• strengthening civil society’s understanding of pediatric HIV/AIDS and its capacity for the safe and effective treatment of children with the virus.

Managing Pediatric HIV—Myo Zin Nyunt from UNICEF’s regional office for South Asia provided a detailed overview of the treatment of HIV infection among infants and children in South-east Asia. Treatment guidelines from the recently released WHO/UNICEF clinical manual Management of HIV Infection and Anti-retroviral Therapy in Infants and Children were reviewed and discussed.

Observational Database—One of the main goals of the meeting was to create a pediatric observational database that could potentially yield insights into the best treatment for HIV-positive children in Asia. To that end, several presentations were made on data collection, in particular on the workings of the TREAT Asia HIV Observational Database (TAHOD) and the International Epidemiologic Databases for the Evaluation of AIDS (IEDEA). Dr. Matthew Law, who heads the Biostatistics and Databases Program at the University of New South Wales’s National Center in HIV Epidemiology and Clinical Research, described TAHOD’s function and methods. Data collection strategies, data management, and quality assurance were discussed, as well as ethical considerations, patient selection, and study variables.

Sites from the eight countries now involved in the Pediatrics Initiative represent over 6,000 HIV-positive children currently receiving care. Over the next few months, clinicians from the Initiative, with support from TREAT Asia staff and National Centre statisticians, will develop and implement a protocol to guide data collection, submission, and analyses for the TREAT Asia Pediatric Observational Database.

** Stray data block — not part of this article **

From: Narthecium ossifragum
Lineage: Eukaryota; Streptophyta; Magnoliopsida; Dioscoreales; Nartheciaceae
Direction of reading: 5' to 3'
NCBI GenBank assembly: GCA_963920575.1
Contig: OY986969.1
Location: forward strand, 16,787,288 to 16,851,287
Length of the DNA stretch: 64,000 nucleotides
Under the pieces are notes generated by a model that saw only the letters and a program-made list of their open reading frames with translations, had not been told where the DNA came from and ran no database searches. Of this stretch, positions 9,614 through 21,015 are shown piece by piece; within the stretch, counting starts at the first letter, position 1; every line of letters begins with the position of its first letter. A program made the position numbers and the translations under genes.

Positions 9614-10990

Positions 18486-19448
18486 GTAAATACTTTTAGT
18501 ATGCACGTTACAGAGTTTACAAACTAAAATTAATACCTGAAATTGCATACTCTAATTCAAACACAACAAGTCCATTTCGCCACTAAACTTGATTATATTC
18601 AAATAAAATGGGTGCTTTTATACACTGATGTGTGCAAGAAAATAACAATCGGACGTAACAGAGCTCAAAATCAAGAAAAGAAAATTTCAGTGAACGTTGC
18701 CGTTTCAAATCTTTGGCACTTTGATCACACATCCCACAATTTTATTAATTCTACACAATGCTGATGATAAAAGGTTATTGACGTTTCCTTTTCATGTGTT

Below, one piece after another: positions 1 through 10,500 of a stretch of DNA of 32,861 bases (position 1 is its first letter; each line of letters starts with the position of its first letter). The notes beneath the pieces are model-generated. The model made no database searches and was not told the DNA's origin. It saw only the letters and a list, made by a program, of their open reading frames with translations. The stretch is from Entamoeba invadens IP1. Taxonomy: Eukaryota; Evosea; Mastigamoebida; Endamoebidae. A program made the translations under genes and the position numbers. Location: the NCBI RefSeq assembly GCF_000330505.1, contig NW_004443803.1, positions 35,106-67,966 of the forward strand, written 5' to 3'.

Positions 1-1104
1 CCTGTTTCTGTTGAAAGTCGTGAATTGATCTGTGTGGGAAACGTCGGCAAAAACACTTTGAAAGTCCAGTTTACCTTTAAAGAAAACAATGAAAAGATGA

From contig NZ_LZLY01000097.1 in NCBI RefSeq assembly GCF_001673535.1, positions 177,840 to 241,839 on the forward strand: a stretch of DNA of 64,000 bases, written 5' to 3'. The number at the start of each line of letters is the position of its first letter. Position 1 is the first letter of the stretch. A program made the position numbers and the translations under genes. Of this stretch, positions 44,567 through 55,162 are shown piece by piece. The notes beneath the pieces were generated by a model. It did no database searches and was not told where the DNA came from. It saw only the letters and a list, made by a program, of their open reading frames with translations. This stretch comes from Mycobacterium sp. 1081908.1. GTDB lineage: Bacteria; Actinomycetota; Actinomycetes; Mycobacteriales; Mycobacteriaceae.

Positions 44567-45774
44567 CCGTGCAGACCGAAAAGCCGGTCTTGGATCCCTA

Dr. Annette Sohn (left) and Dr. Nia Kurniati (right) have been involved in organizing the new Pediatrics Initiative since the program was conceived in 2005. (Photos: Tavitphun Lumliengal)

Research Agenda—Led by TREAT Asia Director Kevin Frost, the group listed complex and unanswered questions about pediatric treatment, among them: When is the best time to start treatment? What are the most effective and safest formulations for pediatric medications? How can adherence among children be improved? Are the same long-term toxicities found among Asian adults applicable among Asian children? How does drug resistance play out among children? These and many other urgent questions will be considered for future research studies.

Community Partnership —The Pediatrics Initiative will support clinical sites and health-care professionals in developing close working relationships with the families and communities of the children they treat. TREAT Asia Program Manager Jennifer Ho led a discussion of two existing community partnerships—Kohn Kaen in northeast Thailand and HIV Alliance in India. Building bridges between pediatricians and their young patients’ communities, the two groups provide a comprehensive range of services, including home visits, family counseling, play and art therapy, assistance with schooling, nutritional counseling, and referrals. In the coming months, Ms. Ho will work closely with the Pediatrics Initiative to develop a model for community partnership.

Members of the Pediatrics Initiative will join with the full TREAT Asia group at its next annual meeting later this year. The joint meeting will involve pediatric- and adult-specific tracks.